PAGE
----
I may be overreading the photos but the dough looks really wet and possibly a bit gummy. Did you take an internal temp? In my experience really wet doughs usually need to be pushed a bit harder (longer) in the oven to get the interior crumb up to temp. I really like the crust - looks great. Obviously I may be wrong. Only you can interpret whether more time would have been beneficial to the crumb.

I agree! It looks like a nice loaf!

Bake On!
Jay
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  #25  
Old 04-09-2010, 03:59 PM
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Default Re: Ciabatta

Note sure of the science behind the process Dino but I am guessing that there may be some air trapped in the dough too which could add to the bubbles. The taste was really nice with the crust having a slightly crisp bite followed by a springy, soft inner texture. A very pleasant overall eating experience, with just the right amount of bubbles.

After a 20 min very rapid mix (KA hated the dough hook paticularly as it isn't balanced at high speed) the dough looked kind of like it was milk with gelatine in it but not really dough-like as we know it.

The baguette tray is a wonderful cooking aid in my view. It holds things nicely in shape whilst at the same time allows for the crust to develop a free-form look of its own. Purists however may prefer the flat look of the traditional ciabatta, as the one in the pan does, to some extent, appear more uniform.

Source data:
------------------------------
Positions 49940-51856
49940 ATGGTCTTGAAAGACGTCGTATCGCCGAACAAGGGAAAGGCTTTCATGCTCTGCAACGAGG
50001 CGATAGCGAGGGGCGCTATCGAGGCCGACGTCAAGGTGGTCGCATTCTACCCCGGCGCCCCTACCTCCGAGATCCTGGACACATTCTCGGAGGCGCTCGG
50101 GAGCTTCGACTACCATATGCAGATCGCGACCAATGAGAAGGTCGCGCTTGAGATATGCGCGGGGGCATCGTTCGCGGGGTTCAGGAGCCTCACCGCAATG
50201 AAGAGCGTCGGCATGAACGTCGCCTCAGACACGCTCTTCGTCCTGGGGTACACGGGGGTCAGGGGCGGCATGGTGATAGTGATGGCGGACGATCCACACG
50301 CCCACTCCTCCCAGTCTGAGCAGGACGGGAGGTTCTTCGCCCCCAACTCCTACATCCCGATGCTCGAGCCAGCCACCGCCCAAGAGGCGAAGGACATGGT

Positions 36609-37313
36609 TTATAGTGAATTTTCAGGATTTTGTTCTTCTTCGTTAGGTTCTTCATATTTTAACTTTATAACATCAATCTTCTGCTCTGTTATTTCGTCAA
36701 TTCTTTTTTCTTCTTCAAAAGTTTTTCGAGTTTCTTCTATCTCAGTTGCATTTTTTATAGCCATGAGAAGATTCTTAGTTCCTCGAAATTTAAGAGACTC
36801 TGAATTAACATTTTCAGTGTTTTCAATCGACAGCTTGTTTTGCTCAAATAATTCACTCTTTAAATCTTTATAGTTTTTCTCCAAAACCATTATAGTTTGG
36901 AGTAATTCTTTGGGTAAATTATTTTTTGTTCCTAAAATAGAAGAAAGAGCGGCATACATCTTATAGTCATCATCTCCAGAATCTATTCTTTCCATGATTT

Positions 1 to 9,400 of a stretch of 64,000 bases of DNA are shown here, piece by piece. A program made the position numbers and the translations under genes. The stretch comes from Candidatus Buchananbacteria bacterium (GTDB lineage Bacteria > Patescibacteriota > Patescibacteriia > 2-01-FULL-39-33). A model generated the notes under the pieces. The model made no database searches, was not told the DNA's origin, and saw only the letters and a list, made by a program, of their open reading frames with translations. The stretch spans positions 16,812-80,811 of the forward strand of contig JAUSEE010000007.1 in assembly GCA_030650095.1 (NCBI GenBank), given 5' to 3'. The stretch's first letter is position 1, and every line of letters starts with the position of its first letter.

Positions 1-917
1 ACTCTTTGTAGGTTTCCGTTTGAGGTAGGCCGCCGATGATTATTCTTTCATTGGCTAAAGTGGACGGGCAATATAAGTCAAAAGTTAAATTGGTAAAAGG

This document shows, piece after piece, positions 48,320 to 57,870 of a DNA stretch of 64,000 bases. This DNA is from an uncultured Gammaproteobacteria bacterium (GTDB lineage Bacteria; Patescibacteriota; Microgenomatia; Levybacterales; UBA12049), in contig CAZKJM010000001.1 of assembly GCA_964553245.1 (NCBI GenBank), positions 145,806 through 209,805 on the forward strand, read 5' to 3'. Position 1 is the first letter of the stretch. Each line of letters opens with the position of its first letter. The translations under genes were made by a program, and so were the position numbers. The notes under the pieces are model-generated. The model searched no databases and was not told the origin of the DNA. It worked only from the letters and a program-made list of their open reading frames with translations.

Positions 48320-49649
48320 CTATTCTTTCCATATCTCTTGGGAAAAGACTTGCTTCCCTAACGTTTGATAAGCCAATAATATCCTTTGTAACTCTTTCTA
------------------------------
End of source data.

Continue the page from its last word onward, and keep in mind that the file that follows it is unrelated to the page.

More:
Hello Jay - dough was perfectly cooked in my view and I did a temp test and got 211.8 (I think the recipe said around 205). I agree it may be difficult to see detail in the pics - I think I need to fiddle with the settings on camera to get better exposure.

Overall though, I think the bake was a success, but I am still concerned about hammering the KA and having to stand around it intently for 20 mins while it tours my counter top like some demented dough-laden bronco. Perhaps I should try this in my 20 Qt machine and see how it goes...
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  #26  
Old 04-09-2010, 05:21 PM
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Default Re: Ciabatta

Just had some of this ciabatta for breakfast - still perfect and fresh like it was last night. Definitely another plus for this recipe.

Was just thinking too that this bread would be nice with some olives added. Do I just add a cup of chopped olives or something at some stage of the recipe? Will olives affect the rise?